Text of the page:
Restaurant Revitalization Fund

Struggling businesses in the restaurant industry may be eligible for new relief, but they need to act quickly.

The U.S. Small Business Administration (SBA) recently released updated details for the Restaurant Revitalization Fund (RRF) program. The $28.6 billion RRF program was established by the American Rescue Plan, which was signed into law on March 11. The program is open to businesses in the restaurant industry that lost revenue due to the pandemic.

Who is eligible for the RRF?

Eligible businesses include restaurants, food trucks and carts, caterers, bars, food stands, bakeries, saloons, taverns, lounges, distilleries or taprooms with on-site public sales, hotels or inns with on-site sales, and similar businesses with the primary purpose of serving food or drink.

How do businesses apply?

The SBA opened an application portal for eligible applicants on May 3, with priority given to women-owned businesses, veteran-owned businesses, and minority-owned businesses. As of May 13, the RRF had already distributed $2.7 billion of relief to 21,000 restaurants with more to quickly follow. Most of the relief so far has been distributed to small restaurants and bars in underserved communities.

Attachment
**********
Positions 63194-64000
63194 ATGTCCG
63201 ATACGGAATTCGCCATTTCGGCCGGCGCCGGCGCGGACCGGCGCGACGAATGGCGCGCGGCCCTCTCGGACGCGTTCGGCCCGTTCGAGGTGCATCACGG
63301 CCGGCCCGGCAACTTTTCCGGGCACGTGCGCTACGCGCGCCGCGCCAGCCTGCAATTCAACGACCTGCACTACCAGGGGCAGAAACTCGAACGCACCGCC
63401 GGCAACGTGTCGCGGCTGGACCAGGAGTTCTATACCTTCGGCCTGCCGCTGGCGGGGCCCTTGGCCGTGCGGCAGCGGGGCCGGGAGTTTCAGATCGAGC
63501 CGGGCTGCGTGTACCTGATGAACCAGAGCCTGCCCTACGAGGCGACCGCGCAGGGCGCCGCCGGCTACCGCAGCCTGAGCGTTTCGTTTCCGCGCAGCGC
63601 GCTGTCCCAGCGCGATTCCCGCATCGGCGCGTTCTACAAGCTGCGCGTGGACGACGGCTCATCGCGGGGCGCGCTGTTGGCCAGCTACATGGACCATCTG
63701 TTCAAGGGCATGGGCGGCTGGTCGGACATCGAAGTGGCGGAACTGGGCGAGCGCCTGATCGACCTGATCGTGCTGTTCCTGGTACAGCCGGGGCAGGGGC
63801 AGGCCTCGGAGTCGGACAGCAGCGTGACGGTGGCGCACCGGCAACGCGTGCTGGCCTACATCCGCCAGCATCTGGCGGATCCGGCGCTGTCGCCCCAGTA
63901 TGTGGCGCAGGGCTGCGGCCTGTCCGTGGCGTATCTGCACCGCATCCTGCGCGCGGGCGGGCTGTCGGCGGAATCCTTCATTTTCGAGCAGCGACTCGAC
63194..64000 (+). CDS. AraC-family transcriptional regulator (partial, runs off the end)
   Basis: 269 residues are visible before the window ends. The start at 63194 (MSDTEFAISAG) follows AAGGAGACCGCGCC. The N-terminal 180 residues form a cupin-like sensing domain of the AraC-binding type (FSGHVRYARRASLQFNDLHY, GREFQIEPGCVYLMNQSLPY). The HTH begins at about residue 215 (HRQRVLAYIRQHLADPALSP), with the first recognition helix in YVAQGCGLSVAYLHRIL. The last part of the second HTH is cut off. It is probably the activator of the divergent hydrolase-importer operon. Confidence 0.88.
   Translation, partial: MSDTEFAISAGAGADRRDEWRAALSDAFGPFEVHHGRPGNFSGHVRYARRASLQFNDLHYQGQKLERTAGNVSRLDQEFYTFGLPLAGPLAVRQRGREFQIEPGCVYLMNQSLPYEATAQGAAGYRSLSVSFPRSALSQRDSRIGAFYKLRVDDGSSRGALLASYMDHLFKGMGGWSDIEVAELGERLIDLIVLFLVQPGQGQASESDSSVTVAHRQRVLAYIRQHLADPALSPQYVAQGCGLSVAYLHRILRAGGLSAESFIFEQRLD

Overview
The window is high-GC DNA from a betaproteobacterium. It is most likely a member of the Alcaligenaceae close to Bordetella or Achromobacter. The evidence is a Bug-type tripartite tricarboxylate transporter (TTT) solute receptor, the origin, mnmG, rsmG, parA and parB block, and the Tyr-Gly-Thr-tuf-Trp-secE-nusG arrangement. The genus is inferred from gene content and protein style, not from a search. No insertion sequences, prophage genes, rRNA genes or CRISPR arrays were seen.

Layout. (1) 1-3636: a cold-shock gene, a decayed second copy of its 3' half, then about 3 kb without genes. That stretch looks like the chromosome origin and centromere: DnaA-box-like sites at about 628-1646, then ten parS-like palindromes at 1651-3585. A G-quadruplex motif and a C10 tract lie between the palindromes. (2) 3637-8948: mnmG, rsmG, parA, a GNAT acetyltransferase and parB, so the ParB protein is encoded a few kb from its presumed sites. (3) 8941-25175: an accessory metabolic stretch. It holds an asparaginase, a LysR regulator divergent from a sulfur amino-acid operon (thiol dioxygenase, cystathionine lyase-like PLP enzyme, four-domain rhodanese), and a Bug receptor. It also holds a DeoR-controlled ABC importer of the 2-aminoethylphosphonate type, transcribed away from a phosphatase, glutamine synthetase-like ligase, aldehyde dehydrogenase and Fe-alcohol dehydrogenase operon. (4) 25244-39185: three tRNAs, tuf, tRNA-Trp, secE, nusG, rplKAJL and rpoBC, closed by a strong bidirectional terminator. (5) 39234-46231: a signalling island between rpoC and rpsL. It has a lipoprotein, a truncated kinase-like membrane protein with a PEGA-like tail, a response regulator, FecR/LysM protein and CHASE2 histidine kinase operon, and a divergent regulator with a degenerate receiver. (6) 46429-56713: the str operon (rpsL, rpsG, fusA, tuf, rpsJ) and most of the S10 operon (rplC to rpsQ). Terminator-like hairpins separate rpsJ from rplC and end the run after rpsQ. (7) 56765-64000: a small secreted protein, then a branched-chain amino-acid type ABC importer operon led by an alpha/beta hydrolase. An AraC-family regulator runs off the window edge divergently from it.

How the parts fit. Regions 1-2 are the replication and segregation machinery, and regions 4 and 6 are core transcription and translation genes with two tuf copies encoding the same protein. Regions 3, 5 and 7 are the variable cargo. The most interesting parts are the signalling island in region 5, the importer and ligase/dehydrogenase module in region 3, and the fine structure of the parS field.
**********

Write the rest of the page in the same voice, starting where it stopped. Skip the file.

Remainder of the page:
There is still limited funding available for eligible restaurants with 2019 revenue of no more than $50,000. Establishments meeting that criteria should apply on the SBA online application portal.

Applicants will need to verify tax information and submit documents that reflect eligible expenses and receipts. Breweries, wineries, bakeries, inns, and other related businesses will need to prove that at least 33% of their gross sales were from public sales on-site.

What does the RRF provide?  

The RRF provides grants from $1,000 to $5 million per location, with a limit $10 million per applicant or entity. To calculate the grants, 2020 revenue will be subtracted from 2019 revenue.

What does the RRF cover?

Funds from the RRF can be used for a variety of expenses, including:

  • Business operating expenses
  • Business maintenance expenses
  • Payroll costs, including sick leave
  • Business utilities
  • Business maintenance expenses
  • Business mortgage or rent payments
  • Principal and interest payments on business debt
  • Protective equipment, cleaning materials, and other business supplies
  • Food and beverage expenses used for business
  • Construction of outdoor seating

Gross receipts for the RRF will not include amounts from PPP loans, EIDL, EIDL advances, state and local grants, or SBA Section 1112 payments.

The professionals at BSB are monitoring the latest developments and providing updates as soon as they become available. Please keep checking for more information and contact us with any questions you have.